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Paul Klee: Homegrown Colorado Rockies enter wild-card game with a message — Make 'em believe

By: Paul Klee
October 4, 2017 Updated: October 4, 2017 at 1:42 pm
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photo - Colorado Rockies' Charlie Blackmon, left, hugs Nolan Arenado after Arenado's single drove in Blackmon with the winning run, off New York Mets relief pitcher Hansel Robles during the ninth inning of a baseball game Tuesday, Aug. 1, 2017, Denver. The Rockies won 5-4. (AP Photo/David Zalubowski)
Colorado Rockies' Charlie Blackmon, left, hugs Nolan Arenado after Arenado's single drove in Blackmon with the winning run, off New York Mets relief pitcher Hansel Robles during the ninth inning of a baseball game Tuesday, Aug. 1, 2017, Denver. The Rockies won 5-4. (AP Photo/David Zalubowski) 

PHOENIX — It’s a sports tactic old enough that it remembers real bulletin boards, freckled with pinholes, chunks of cork scattered across the shag carpet below: nobody believed in us.

Between guzzles of champagne and soggy man-hugs, the Rockies repeated the phrase over and over late Saturday night, their spot in the postseason clinched. Nolan Arenado said it. Greg Holland said it. Trevor Story pounded a Coors — Banquet style, not the blah stuff — and said it.

For once, it’s true. For the Rockies, it’s always been true. On the rare occasion there’s been an outstanding baseball club at Coors Field — a playoff club, like the one that plays the Diamondbacks in the National League wild-card game Wednesday — the voices of doubt rise an extra decibel: Yeah, but Cooooors.

When a team proves itself over 162 games, you’d think it would go the other way. But it doesn’t. Altitude, Coors Field, all that. What an easy narrative ignores is how the Rockies got here, at Chase Field, for a Game 7 without the first six.

This Rockies team is not like the other Rockies teams. The Rockies got here with pitching. They got here with Jon Gray, the obvious starter for the wild-card game, who was drafted No. 3 overall for this very moment. They got here with Kyle Freeland, 24; Antonio Senzatela, 22; German Marquez, 22. They got here with a playoff roster that has 10 homegrown players, third-most among the 10 postseason teams, a bunch of boys who hiked the trail up together.

“If you have a group of men who believe in each other, they can galvanize and bring people together,” general manager Jeff Bridich said. “That creates trust, that creates belief. When times get tough, when games get hairy down the stretch, when games are tight and things have to get done in certain ways, there’s already that belief. This team’s got that.”

How they got here is why it was important they got here at all. They needed to know — and folks needed to see — the new way can work where the other way rarely did. The baseline of Bridich Ball was to add young arms on top of young arms on top of young arms. Then add some more young arms. It’s why this version of the Rockies is different than the other versions of the Rockies, and why I think these Rockies are built to last. Win or lose Wednesday — more on the actual game here in a minute — the Rockies now are a lot like their neighborhood ballpark. Same streets, same view, same trouble after midnight. But wholly different than 20 years ago and on the way up.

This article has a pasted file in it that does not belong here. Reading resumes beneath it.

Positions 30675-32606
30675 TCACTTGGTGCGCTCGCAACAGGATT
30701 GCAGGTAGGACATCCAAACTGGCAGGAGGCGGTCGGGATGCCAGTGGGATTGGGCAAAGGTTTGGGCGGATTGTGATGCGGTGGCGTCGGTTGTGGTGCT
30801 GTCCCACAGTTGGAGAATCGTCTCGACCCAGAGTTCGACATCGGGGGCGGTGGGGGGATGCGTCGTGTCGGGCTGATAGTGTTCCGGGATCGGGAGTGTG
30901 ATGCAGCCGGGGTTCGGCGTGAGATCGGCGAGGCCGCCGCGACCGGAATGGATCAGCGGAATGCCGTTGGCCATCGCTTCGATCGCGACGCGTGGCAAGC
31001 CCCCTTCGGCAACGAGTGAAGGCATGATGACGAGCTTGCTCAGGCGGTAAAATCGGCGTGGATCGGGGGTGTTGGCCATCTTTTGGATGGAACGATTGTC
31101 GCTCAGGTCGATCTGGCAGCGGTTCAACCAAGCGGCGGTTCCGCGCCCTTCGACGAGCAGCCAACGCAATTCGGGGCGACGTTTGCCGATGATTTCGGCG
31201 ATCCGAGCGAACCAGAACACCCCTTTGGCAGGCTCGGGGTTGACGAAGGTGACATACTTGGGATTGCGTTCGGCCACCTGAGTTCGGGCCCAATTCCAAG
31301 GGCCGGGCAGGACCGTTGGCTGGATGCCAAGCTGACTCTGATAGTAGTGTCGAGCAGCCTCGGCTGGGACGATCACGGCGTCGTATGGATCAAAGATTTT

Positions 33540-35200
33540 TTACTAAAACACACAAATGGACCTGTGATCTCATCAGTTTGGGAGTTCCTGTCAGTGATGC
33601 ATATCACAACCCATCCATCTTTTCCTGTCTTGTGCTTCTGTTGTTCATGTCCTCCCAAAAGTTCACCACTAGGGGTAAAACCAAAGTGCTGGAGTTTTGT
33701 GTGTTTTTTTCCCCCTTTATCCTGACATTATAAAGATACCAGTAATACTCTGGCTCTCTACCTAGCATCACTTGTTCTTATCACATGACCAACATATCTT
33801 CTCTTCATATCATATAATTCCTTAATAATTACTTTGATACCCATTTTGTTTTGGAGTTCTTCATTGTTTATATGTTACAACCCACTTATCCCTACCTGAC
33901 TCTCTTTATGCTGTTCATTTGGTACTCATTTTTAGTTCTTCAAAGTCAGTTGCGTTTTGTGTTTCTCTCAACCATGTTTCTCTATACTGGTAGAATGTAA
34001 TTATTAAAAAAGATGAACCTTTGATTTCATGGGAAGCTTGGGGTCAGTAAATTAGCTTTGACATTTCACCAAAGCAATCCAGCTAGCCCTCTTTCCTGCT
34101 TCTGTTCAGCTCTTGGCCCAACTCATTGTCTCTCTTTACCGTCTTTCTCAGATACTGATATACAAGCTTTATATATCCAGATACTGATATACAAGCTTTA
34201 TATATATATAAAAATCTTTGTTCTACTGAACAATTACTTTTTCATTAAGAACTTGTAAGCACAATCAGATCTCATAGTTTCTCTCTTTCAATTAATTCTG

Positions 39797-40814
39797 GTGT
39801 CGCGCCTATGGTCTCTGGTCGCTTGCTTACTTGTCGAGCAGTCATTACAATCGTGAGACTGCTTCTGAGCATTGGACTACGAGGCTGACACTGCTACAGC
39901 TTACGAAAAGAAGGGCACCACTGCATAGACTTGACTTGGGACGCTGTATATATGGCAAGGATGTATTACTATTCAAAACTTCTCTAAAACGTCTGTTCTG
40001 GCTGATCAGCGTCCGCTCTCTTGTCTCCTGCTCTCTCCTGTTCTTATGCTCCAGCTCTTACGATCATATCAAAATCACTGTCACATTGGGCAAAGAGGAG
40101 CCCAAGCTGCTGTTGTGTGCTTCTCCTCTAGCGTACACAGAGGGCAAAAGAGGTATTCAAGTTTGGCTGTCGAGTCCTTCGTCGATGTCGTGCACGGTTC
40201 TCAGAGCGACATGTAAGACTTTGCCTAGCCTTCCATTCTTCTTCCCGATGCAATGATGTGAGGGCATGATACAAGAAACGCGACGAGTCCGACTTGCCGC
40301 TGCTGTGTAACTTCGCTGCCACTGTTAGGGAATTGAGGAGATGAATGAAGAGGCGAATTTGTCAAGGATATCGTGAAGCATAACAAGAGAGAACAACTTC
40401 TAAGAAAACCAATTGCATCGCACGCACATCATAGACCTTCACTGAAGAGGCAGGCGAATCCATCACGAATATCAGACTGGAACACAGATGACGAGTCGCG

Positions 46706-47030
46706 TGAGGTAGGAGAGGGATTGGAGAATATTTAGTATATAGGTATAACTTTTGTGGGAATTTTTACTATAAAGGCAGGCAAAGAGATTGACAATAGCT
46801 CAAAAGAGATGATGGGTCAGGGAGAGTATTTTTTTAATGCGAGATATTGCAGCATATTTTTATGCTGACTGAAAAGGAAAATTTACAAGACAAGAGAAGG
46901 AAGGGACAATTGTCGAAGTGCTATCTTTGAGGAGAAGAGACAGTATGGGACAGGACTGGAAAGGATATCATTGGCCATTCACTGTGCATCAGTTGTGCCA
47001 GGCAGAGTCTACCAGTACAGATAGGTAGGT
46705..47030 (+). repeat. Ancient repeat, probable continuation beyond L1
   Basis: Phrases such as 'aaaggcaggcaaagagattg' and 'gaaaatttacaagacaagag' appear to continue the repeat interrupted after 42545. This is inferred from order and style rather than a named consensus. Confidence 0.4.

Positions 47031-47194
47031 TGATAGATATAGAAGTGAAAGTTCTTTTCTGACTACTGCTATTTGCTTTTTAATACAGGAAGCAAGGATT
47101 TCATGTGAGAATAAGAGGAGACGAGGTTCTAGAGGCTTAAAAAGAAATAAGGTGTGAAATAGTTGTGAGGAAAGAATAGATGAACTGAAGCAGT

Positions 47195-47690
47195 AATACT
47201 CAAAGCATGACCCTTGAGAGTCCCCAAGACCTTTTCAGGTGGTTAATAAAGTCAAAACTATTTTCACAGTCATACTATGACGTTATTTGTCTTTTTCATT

“I don’t know if we’ve met,” owner Charlie Monfort told Rockies catcher Jonathan Lucroy, a deadline acquisition and Colorado resident for all of two months, during the champagne party.

“I know you,” Lucroy replied, extending a handshake. “You’re the boss.”

Back to the nobody-believes-in-them part. The Rockies eat that stuff up. In a survey of MLB.com writers, 12 took the Diamondbacks to win the wild-card showdown, including former Rockies GM Dan O'Dowd. Only three took the Rockies. The DBacks are the smart choice. Zack Greinke still hasn’t given Pat Neshek an autograph, but Greinke is 13-1 with a 2.87 ERA at home; and behind the big bats of Paul Goldschmidt and J.D. Martinez, the Diamondbacks would be my first pick to win the National League pennant.

But I’ve been around these Rockies too often to bet against them. It’s the cockiest team in Colorado, with little reason to be, considering the previous seven years. Opening Day, I pegged the Rockies at 86 wins and narrowly missing the playoffs. They won 87 and made the playoffs.

Shows what I know.

The Rockies know each other better than most. They came up together, they'll go out together. (Mark Reynolds and Carlos Gonzalez were Diamondbacks minor leaguers together, even.) They know Chase Field allows more doubles and home runs than Coors Field. They know they can win here, evidenced by a 5-5 record here. They know in a wild-card game — Game 7 without the other six — all it takes is one swing. That will be Chuck Blackmon’s swing, an early inning two-run homer. They know they need seven (if not eight) ace innings from Gray. They need better from their bullpen.

“I don’t think we’re an underdog in any series we play in,” Holland said.

Rox 3, DBacks 2. Pin it on the bulletin board.

Twitter: @bypaulklee

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